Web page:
Background: Prior work on appendectomy and PD has produced mixed results. In this study we examined whether history of self-reported appendectomy was related to risk of incident Parkinson's disease in the Nurses' Health Study and the Health Professionals Follow-up Study.
Methods: We used the Cox proportional hazards model to estimate the hazard ratio of Parkinson's disease associated with self-report of appendectomy in men and women. Among women, we estimated the hazard ratio of Parkinson's disease associated with appendectomy for appendicitis and incidental appendectomy.
Results: In pooled analyses, self-report of any appendectomy was not related to Parkinson's disease risk: the hazard ratio of Parkinson's disease comparing participants who reported any appendectomy with those who did not was 1.08 (95% confidence interval, 0.94-1.23). In women, appendectomy for appendicitis, but not incidental appendectomy, was associated with a modestly elevated risk of Parkinson's disease (hazard ratio, 1.23 [95% confidence interval, 1.00-1.50]).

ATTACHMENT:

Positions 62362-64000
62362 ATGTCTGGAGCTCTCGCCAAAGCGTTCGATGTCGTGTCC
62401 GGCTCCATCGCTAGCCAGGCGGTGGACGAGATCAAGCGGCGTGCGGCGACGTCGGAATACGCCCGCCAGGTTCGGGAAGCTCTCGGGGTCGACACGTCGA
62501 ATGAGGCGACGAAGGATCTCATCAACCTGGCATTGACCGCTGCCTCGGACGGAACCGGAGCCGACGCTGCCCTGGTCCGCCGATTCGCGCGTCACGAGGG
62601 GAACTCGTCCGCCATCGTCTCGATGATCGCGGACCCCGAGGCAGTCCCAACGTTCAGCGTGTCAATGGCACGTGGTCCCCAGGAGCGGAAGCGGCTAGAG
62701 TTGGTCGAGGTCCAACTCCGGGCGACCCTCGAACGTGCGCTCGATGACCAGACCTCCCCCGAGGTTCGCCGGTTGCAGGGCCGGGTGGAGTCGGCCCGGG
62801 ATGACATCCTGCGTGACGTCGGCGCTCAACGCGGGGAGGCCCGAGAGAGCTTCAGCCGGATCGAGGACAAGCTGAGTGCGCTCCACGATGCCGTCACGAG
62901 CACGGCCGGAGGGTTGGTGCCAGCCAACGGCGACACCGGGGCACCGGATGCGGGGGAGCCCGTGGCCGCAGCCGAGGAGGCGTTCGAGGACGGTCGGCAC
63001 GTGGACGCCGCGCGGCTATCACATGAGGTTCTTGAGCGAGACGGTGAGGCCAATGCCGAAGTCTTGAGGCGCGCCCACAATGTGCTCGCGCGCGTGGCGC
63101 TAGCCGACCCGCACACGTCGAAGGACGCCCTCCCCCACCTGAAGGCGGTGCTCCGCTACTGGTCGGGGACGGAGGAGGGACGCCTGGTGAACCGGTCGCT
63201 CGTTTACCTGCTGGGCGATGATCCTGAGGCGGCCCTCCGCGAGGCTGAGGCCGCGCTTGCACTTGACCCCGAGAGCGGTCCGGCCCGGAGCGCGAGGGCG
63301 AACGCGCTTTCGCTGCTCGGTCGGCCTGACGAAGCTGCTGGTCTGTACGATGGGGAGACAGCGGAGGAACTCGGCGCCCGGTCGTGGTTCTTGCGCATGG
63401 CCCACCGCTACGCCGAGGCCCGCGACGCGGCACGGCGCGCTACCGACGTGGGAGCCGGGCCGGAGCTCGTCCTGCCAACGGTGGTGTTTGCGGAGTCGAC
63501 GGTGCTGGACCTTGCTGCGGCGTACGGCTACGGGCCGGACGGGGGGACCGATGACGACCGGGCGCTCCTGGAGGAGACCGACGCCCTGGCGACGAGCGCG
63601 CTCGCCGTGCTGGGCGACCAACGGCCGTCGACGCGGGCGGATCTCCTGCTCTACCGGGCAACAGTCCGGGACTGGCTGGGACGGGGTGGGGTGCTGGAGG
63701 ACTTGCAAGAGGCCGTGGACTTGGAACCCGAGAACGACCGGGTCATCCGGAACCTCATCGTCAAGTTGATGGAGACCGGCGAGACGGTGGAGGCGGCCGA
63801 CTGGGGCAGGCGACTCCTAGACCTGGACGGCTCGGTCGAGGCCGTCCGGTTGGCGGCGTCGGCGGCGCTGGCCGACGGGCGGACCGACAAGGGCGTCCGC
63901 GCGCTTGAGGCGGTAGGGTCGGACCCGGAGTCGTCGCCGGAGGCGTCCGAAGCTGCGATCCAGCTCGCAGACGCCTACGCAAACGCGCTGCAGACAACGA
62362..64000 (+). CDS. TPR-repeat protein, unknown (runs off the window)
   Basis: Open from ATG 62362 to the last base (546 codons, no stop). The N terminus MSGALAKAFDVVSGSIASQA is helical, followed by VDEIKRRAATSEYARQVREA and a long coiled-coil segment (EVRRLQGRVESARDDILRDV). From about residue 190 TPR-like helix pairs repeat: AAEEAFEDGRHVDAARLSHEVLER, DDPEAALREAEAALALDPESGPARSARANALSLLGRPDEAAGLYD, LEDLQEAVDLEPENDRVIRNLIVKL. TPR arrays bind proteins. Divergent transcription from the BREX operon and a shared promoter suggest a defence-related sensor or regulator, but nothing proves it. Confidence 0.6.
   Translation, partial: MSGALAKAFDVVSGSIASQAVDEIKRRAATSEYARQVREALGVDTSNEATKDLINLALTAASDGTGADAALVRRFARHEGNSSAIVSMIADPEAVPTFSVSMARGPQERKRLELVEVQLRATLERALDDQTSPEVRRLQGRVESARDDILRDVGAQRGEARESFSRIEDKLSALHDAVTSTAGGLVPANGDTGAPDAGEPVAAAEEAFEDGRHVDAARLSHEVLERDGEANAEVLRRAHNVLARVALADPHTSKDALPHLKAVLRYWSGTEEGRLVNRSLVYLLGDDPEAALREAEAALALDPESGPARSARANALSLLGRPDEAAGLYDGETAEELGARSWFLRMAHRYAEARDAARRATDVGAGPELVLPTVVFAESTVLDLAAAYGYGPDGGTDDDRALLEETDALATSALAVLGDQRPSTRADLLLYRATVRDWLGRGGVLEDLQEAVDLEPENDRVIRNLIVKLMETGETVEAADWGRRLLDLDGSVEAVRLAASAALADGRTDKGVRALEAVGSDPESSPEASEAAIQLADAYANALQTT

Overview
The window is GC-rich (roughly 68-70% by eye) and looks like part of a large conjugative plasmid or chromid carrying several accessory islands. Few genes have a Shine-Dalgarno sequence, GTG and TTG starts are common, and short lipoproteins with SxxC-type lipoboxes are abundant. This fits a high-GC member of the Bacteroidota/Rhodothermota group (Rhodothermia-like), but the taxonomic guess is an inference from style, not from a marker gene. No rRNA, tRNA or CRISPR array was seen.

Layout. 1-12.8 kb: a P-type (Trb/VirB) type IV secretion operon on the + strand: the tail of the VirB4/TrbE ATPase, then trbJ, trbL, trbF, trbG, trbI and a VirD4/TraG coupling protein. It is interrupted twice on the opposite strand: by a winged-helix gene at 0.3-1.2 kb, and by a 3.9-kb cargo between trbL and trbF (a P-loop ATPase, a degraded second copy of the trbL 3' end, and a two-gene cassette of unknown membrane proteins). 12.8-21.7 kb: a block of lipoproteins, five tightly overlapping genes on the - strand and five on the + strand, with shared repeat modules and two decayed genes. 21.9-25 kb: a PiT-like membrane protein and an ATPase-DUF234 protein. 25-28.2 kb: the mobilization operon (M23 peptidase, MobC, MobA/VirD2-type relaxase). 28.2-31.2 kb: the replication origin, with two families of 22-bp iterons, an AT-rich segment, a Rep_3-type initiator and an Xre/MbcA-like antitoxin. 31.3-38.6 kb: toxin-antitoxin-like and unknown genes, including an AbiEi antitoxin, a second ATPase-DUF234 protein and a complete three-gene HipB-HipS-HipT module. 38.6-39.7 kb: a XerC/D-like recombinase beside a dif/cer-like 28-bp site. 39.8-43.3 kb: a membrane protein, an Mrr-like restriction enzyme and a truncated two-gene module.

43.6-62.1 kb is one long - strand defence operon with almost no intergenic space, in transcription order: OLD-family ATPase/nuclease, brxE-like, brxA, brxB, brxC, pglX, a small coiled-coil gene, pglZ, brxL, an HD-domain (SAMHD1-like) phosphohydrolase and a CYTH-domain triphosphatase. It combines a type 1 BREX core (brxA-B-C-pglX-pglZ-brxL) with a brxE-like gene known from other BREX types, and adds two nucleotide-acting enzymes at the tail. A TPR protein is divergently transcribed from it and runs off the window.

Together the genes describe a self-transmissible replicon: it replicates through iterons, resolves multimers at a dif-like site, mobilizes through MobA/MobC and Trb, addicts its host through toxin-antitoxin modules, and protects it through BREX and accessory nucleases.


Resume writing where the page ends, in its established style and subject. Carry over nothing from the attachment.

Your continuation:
Conclusions: Overall, this study suggests limited to no association between appendectomy and Parkinson's disease risk. © 2018 International Parkinson and Movement Disorder Society.
Keywords: Parkinson's; appendectomy; epidemiology; gut-brain axis.
© 2018 International Parkinson and Movement Disorder Society.